Telling a Better Story than Jordan Peterson

Many people in our culture need to hear “grow up,” but that does not make it a better story.

There is a better story. It begins with men and women, made in God’s image and living in paradise, throwing it all away by believing and acting on a lie. Everything in the world is hard because of Adam and Eve’s fall into sin. Work is futile and frustrating. Childbirth becomes a painful ordeal. Relationships experience strain, miscommunication, and mistrust. 


At the beginning of 2018, I had never heard of Jordan Peterson, but that changed drastically over the last few months. Like many, he first came to my notice because of his interview with Channel 4 presenter Cathy Newman. She began the interview by asking Peterson why he tells men they need to grow up. As he started explaining why it was good for all of society to have strong, competent men, she started peppering him with adversarial questions. Peterson responded to her questions with reasoned, well-thought-out answers, which seemed to make her press harder. The interview became a study in how to remain level-headed while being accused of saying things you aren’t.

Peterson, a professor of psychology at the University of Toronto, has garnered a strong following among men under thirty-five. The groundswell began through his YouTube lectures and has continued through the release and promotion of his new book, 12 Rules for Life.

Since watching the interview with Newman, I read Peterson’s book, listened to a couple of podcasts where he was interviewed, and read countless think pieces online. As I read Peterson, and it’s possible that I am misunderstanding him, he seems to be grappling with the age-old questions about what it means to live a good life. He encourages men to take responsibility for their lives, to get their home in order, to take risks, and to bring order out of the chaos around them. He doesn’t offer this advice as a mean-spirited dictator but instead speaks with the compassion of a father. Peterson’s work is well-reasoned, overflows with common-sense, and is rooted in philosophy, biology, and psychology. I appreciate his work and have recommended it to others.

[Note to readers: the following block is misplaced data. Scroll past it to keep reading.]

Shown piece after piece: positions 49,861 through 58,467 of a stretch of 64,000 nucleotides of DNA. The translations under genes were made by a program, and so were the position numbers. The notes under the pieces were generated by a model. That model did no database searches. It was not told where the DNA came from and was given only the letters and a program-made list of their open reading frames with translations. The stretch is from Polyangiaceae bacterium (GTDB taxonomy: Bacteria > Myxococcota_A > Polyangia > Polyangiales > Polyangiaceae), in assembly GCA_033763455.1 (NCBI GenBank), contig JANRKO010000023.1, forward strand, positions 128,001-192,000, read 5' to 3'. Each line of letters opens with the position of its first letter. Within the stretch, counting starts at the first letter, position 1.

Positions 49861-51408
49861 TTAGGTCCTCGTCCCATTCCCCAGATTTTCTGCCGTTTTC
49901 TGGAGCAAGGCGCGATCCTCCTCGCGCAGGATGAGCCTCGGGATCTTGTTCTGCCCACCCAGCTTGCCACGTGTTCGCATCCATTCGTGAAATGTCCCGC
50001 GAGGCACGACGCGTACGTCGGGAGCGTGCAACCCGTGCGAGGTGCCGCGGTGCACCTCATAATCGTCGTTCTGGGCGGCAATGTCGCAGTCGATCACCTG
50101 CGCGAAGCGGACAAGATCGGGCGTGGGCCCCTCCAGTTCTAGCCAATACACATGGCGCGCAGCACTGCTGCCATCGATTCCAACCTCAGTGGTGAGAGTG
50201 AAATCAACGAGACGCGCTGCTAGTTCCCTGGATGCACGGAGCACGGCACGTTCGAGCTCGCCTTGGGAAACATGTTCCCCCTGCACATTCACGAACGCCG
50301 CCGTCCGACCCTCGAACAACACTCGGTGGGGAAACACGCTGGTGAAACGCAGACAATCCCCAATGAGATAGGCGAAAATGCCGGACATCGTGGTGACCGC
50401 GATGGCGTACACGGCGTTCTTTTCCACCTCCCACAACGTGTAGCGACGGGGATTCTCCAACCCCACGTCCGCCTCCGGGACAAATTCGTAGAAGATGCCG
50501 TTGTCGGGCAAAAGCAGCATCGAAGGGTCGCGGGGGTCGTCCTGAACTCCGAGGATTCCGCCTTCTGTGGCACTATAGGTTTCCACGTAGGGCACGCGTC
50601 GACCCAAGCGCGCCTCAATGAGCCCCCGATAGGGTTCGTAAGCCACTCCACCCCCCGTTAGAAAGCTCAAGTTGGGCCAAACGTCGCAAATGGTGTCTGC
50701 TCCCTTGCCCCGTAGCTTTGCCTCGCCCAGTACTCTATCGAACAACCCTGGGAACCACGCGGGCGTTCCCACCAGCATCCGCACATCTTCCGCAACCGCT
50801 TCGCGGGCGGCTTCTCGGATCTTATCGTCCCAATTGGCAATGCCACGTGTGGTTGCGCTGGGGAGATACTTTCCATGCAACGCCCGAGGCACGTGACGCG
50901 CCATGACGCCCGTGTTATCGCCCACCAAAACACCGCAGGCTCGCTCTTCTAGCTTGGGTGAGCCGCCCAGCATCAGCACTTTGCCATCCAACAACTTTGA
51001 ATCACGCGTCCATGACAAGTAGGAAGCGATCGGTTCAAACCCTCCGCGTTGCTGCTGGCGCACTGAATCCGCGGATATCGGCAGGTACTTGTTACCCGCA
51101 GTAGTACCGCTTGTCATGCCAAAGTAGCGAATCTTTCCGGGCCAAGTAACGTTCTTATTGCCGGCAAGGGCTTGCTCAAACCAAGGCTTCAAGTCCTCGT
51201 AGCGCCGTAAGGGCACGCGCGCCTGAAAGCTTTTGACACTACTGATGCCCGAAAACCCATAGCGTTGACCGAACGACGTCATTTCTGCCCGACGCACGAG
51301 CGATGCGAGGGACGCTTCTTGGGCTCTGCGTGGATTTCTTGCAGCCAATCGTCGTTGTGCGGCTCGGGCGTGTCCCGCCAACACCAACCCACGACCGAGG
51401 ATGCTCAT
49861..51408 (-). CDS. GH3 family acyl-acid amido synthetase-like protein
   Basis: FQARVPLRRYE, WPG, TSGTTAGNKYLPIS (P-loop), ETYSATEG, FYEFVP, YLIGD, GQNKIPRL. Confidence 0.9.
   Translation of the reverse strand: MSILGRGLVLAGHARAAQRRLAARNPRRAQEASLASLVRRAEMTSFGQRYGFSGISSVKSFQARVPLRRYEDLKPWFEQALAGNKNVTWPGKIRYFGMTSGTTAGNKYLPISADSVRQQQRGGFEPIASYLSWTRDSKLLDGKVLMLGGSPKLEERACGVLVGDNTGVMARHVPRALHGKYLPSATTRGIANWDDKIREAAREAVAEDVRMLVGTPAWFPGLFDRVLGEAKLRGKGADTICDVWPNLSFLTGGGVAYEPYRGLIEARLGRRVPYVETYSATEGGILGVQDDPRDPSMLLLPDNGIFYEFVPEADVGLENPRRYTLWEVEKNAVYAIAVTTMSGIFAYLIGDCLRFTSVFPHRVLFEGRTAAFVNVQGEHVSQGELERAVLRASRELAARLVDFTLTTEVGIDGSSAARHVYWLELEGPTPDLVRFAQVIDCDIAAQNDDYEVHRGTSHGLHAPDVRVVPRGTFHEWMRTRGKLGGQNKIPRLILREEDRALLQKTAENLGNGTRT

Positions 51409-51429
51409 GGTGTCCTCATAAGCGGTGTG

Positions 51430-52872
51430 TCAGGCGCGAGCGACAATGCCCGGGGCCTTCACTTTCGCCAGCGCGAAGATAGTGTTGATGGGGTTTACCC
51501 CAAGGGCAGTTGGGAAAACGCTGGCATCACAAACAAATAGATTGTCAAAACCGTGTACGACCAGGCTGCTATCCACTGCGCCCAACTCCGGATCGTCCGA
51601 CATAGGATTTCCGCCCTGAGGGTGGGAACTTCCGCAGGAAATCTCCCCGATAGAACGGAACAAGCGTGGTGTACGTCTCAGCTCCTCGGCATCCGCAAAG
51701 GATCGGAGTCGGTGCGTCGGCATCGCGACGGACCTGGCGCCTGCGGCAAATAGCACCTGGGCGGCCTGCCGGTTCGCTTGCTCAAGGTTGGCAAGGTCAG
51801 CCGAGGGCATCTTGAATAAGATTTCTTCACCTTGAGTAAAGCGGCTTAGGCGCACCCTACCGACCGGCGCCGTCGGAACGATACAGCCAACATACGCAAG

Many Christians have discussed Peterson’s work and many have wondered if he is a Christian because of his extensive interaction with the Bible in his teaching. Peterson himself has said that it would take him 3 years or so of study to sufficiently answer questions related to Jesus’ resurrection from the dead. There’s much for Christians to appreciate in Peterson’s work, yet there are a couple of areas where there are holes in his teaching.

Is Peterson’s Story the Best Story?

Vice News conducted an interview with Peterson last month. The interviewer asked him how to keep young men from falling into racist and nationalist ideologies. Peterson responded, “Tell them a better story.” My heart leaped when I heard this because we do need a better story. It’s believing a better narrative that will change men’s lives. My joy turned sour when the interviewer probed deeper, asking, “What’s the better story?” Peterson said, “Grow the hell up.”

Many people in our culture need to hear “grow up,” but that does not make it a better story. It’s good advice, but it’s not good news. In fact, telling someone to grow up may be the most dangerous thing you can do.

What about the man who works hard to find a job that can support himself and his family, but keeps running into roadblock after roadblock? What about the man who struggles to control his worst impulses and finds that he is his own greatest enemy? What about the man who made many foolish choices in his past and it takes him five years to work to pay them off? “Grow up” may be a good thing to tell someone when he thinks about slacking off and not working hard, but if they are banging their head against a wall, it will only lead to despair.

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